I began this project knowing that I wanted to create an interactive installation for the BBC Big Screen in Leicester. Having that in mind, I started to gather ideas about what exactly I wanted to do. I thought about different techniques and visuals that I would like to see. I then decided fairly early on for example, that I wanted to use motion-tracking techniques, to allow some form of interaction between the users and the program.

I played with the idea of creating a game at some point but dismissed it quickly. I didn’t want the pedestrians in front of the screen to have to participate in order for something visually appealing to happen on the screen. I wanted it as simple as possible, with no big setup or helpers needed on site when screening the application. So I decided to create a “passive interactive” application instead.

After a long phase of research and looking for the right inspiration, I found the most suitable programming language and after that I could finally throw myself into coding. I started by trying to run all the examples of the openFrameworks library. Actually being able to compile my code and see examples run made the process a lot easier.

Then, for a long time my plan then was to create a sort of “trail” that shows the path of the people walking past the screen. I wanted this path to be able to interact with other paths, similar to the popular Tron car racing game I guess. I came across several problems with that though, so I had to dismiss that idea. I’ll discuss the problems for this at a later stage. And I have given some examples of what I mean with the Tron game in the next section.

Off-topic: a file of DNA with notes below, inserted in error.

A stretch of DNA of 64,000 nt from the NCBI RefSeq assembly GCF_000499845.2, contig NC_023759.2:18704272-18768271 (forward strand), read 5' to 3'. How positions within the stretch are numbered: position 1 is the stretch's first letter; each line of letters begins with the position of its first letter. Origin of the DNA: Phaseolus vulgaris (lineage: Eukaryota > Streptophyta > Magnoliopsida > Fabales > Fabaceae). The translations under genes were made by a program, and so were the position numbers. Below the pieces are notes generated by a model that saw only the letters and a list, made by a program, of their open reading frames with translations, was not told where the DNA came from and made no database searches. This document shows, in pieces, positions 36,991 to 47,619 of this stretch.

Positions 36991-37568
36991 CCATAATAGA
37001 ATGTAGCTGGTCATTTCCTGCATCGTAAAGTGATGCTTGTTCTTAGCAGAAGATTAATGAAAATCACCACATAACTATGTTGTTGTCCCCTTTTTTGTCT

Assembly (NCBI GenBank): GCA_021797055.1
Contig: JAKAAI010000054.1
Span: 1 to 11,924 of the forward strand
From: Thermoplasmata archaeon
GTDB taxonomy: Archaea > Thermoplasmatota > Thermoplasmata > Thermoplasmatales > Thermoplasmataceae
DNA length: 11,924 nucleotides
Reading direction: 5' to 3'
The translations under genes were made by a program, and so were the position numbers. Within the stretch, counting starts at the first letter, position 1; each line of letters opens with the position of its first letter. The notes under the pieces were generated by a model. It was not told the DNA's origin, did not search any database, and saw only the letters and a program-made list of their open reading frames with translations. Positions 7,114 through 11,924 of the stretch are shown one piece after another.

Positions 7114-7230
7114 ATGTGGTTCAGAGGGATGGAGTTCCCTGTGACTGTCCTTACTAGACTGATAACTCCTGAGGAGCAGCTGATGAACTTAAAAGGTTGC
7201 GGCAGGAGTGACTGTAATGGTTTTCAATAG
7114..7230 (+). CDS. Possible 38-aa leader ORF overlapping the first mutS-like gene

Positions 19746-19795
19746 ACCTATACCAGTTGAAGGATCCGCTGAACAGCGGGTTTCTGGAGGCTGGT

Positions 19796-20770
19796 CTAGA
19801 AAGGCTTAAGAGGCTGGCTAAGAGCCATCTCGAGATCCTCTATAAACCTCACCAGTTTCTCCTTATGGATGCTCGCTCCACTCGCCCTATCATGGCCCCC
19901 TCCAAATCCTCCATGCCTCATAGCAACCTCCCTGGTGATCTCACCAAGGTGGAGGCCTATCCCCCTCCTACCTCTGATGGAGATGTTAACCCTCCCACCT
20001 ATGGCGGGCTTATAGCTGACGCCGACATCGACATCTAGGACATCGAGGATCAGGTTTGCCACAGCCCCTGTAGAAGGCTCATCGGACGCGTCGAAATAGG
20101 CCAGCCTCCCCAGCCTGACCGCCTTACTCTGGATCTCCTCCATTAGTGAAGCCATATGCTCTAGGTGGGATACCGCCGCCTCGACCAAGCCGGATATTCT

In my first prototype I basically just played around with all sorts of stuff that I had learned during my research. The most important techniques I took from that were the background subtraction and the contours. I had started to play with ofxBox2d, a physics addon of openFrameworks, but it wasn’t running completely as I wanted it yet. At that point I wasn’t completely sure what to use that functionality for anyway.

So, then I changed my idea of having long trails in the form of lines, to having a history of previous frames and drawing several previous contours of a person, as seen in my prototype 02 in the top right corner. I was able to implement it that far and by adding the transparency attribute to colours, I could create a lot of really nice effects. Having each blob in its own colour was quite beautiful as well, including the option of filling out the contour as opposed to just drawing the outline. That alone opened so many paths for me, technically and artistically.

From there, I got the idea of just drawing a single historical contour next to the most current one, to create the effect of someone following after the real person. That’s how my “ghosts” came to life. I added a few more historical contours before the final one and made the transparency get less and less so that eventually the ghost would become visible slowly in a sense.